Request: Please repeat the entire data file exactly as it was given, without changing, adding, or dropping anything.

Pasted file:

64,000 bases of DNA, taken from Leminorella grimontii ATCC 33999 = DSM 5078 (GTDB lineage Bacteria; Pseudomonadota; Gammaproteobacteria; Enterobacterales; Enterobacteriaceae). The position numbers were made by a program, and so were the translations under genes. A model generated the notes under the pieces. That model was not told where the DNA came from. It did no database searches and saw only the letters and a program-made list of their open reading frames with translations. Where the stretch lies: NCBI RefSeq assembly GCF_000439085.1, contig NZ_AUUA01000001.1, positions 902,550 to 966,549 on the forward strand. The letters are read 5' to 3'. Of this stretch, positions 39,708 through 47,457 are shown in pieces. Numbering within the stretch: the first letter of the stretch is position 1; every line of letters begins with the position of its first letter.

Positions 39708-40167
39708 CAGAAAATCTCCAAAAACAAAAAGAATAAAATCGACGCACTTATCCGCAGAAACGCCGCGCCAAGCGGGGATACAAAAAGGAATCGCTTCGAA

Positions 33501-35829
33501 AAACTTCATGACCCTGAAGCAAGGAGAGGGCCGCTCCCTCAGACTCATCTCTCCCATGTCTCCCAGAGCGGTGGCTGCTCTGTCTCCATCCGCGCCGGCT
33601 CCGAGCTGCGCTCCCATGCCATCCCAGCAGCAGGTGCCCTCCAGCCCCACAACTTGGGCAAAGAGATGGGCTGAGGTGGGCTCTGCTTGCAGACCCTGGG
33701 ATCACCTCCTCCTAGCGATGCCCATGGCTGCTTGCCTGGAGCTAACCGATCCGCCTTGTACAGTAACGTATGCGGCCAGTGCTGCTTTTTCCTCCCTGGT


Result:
64,000 bases of DNA, taken from Leminorella grimontii ATCC 33999 = DSM 5078 (GTDB lineage Bacteria; Pseudomonadota; Gammaproteobacteria; Enterobacterales; Enterobacteriaceae). The position numbers were made by a program, and so were the translations under genes. A model generated the notes under the pieces. That model was not told where the DNA came from. It did no database searches and saw only the letters and a program-made list of their open reading frames with translations. Where the stretch lies: NCBI RefSeq assembly GCF_000439085.1, contig NZ_AUUA01000001.1, positions 902,550 to 966,549 on the forward strand. The letters are read 5' to 3'. Of this stretch, positions 39,708 through 47,457 are shown in pieces. Numbering within the stretch: the first letter of the stretch is position 1; every line of letters begins with the position of its first letter.

Positions 39708-40167
39708 CAGAAAATCTCCAAAAACAAAAAGAATAAAATCGACGCACTTATCCGCAGAAACGCCGCGCCAAGCGGGGATACAAAAAGGAATCGCTTCGAA

Positions 33501-35829
33501 AAACTTCATGACCCTGAAGCAAGGAGAGGGCCGCTCCCTCAGACTCATCTCTCCCATGTCTCCCAGAGCGGTGGCTGCTCTGTCTCCATCCGCGCCGGCT
33601 CCGAGCTGCGCTCCCATGCCATCCCAGCAGCAGGTGCCCTCCAGCCCCACAACTTGGGCAAAGAGATGGGCTGAGGTGGGCTCTGCTTGCAGACCCTGGG
33701 ATCACCTCCTCCTAGCGATGCCCATGGCTGCTTGCCTGGAGCTAACCGATCCGCCTTGTACAGTAACGTATGCGGCCAGTGCTGCTTTTTCCTCCCTGGT